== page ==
Honouring Our Loved Ones

Groupe Kaïn, Drummondville
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On February 18, 2021, the Québécois band Kaïn released the video for Cœur d’homme, the latest song from their album Je viens d’ici, which marks the group’s 20th anniversary.

During the creation of this double album, released in the summer of 2020, bassist Éric Maheu’s brother Steve received a cancer diagnosis.

“In 2018, at 59, my brother Steve decided to retire. He was a school principal, and my sisters and I wanted to be there for him on his last day of school, so we all went to meet him. It was that day that one of my sisters said that she thought he looked slightly pale, greyish and sickly. The next day, Steve went to the hospital, and after numerous tests, they determined that he had colon cancer.”

Steve had always been a source of inspiration for Éric, both personally and as a musician, so the diagnosis hit him full force.

“The first time I heard someone play bass, it was Steve, and he was a great musician. Even though he didn’t make a career out of it, he often played on weekends, accompanying several bands in the region. He was extremely talented, and it was thanks to him that I became a bass player. Before he retired, he didn’t have much time to see us play in concert, but we became much closer following his diagnosis. I always looked for approval from my big brother that I held in such high esteem, and I am so thankful that I spent so much time with him before the end. I remember after this one concert with Brigitte Boisjoli; he said, ‘You really played bass up there, kid.’ and that’s a memory that I will always have.”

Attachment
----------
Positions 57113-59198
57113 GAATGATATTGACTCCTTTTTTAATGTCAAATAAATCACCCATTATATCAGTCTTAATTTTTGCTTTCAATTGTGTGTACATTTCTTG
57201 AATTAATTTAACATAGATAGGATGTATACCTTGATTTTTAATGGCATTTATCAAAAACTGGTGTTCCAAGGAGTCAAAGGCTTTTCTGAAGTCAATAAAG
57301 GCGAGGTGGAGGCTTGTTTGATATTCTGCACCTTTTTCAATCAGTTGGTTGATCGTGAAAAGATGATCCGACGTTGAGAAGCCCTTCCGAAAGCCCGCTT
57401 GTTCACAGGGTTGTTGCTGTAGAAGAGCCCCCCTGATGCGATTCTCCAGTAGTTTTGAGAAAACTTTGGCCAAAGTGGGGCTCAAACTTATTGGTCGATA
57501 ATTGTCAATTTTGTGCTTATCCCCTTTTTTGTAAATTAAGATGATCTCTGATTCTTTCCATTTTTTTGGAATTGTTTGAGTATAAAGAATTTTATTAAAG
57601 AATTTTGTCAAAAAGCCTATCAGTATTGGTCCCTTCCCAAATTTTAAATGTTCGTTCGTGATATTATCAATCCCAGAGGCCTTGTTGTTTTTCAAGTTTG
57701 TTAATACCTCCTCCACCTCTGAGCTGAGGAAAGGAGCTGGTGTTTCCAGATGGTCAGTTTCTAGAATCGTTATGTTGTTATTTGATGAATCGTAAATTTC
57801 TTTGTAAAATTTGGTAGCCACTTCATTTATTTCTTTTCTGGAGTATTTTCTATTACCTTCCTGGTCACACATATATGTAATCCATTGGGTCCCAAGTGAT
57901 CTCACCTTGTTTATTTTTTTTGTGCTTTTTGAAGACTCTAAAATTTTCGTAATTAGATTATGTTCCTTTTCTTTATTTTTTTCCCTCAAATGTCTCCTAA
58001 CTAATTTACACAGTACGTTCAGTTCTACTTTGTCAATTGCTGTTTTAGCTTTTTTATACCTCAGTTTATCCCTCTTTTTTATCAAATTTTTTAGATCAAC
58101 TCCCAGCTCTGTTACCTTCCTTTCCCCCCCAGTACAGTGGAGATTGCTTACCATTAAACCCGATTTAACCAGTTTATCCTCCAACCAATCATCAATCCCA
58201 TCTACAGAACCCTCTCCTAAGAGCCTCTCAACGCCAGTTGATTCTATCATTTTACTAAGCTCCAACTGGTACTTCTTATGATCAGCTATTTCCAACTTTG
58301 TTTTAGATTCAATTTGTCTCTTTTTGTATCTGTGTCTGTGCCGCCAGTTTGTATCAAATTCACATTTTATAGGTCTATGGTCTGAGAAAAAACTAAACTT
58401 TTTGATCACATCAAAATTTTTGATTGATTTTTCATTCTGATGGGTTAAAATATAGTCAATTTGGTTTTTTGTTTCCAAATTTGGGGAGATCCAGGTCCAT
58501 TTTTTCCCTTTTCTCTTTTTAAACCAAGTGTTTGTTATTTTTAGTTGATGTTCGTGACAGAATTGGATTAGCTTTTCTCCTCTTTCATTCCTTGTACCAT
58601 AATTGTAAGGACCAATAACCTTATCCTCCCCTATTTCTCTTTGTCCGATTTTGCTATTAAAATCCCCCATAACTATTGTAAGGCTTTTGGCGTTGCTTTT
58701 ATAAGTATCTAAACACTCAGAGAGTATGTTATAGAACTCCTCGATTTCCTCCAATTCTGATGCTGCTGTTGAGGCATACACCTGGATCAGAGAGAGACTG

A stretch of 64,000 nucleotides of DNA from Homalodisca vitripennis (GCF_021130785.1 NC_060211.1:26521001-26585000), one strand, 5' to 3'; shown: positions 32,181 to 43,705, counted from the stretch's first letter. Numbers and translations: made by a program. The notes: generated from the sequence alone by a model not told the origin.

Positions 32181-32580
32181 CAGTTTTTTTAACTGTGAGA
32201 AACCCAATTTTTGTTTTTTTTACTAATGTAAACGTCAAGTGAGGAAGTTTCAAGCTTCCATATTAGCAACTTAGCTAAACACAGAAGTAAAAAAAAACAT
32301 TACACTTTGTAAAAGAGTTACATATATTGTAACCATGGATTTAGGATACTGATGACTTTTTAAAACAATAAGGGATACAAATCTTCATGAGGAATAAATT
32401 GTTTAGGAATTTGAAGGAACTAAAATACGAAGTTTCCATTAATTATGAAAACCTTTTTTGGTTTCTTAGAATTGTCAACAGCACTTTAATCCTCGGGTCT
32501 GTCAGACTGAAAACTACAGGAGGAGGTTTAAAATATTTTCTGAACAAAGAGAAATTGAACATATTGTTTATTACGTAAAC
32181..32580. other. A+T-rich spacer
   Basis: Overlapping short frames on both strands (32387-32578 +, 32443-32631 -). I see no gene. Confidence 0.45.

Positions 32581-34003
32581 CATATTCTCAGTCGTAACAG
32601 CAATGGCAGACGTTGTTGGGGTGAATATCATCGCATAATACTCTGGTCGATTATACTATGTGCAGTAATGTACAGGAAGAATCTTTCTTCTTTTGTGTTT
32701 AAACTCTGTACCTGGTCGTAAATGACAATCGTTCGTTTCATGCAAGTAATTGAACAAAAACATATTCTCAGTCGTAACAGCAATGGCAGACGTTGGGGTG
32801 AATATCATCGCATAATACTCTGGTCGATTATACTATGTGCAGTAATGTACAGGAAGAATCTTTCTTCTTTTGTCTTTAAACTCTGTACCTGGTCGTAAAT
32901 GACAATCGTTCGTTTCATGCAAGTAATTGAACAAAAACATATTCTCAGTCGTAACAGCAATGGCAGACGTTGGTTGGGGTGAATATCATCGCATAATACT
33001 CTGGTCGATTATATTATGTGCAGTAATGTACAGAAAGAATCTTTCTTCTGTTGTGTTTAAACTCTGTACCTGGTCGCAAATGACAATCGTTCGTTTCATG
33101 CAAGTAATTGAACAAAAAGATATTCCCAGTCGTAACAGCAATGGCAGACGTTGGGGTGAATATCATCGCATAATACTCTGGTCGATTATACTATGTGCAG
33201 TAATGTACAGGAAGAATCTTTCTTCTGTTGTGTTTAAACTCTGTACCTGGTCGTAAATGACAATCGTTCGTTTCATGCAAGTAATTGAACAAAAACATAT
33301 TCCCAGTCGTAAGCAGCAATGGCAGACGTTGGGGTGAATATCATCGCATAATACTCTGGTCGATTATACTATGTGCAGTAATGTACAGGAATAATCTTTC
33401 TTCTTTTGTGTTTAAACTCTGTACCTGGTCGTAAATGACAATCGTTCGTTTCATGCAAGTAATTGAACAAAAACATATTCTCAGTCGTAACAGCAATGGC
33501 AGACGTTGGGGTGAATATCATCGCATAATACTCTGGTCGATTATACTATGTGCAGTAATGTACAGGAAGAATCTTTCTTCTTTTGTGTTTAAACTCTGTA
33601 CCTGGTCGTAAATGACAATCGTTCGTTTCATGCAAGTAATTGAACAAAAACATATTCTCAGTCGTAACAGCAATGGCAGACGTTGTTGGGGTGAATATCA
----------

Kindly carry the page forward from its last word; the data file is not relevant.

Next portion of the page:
Cancer is part of Éric’s family’s history. His parents lost their first child, Constance, to complications from leukemia in 1967. More recently, his brother Carl was diagnosed with cancer of the lymph nodes. Those are some of the reasons that pushed him to stay the course on this project.

“I always write and compose a song on each of our albums. My song choices for this album were evidently going to focus on the grave subject matter affecting my family. Many of them were dark, and it was Steve Veilleux who chose Cœur d’homme because it was a song that could be a tribute to my brother and all those fighting cancer. It also had the power to be a rallying, hopeful song as well.”

Having dedicated the entire Je viens d’ici album to Steve’s memory, the band wanted to do more than release a video. Steve, John and Éric set out to find an organization that could make a difference in the fight against cancer. After meeting the team and learning about its mission, the Cancer Research Society was an obvious choice.

“Research is undoubtedly the key to defeating cancer. We will all be affected by cancer in one way or another. Research is the only way to make sure that it becomes a chronic illness rather than a deadly disease. Research has allowed us to make immense progress. With recent discoveries and technology, everything is moving at such a fast pace. My sister, who died of leukemia at 16 in 1967, would have surely survived if she had been diagnosed today. Research is the way of the future, and tomorrow’s progress must begin today.”

With the songs’ reach and their fans’ devotion, the band hopes that the message of hope will resonate throughout Quebec and that people will benefit from having conversations about cancer.

“We want people to know that we are human and to rally behind our cause. One out of every two Canadians will receive a cancer diagnosis in their lifetime. The more people are aware and can inform their family and friends about the dangers of cancer and the importance of early detection and going to see their doctor, the more we will be able to save lives. Everyone needs support and to know that they are not alone as they face this disease. We absolutely need to continue to make cancer research a priority.”

If, like Éric, you want to support cancer research, you can donate by visiting coeurdhomme.ca, or you can share this story with your family and friends on social media

 Together, let’s outsmart cancer.

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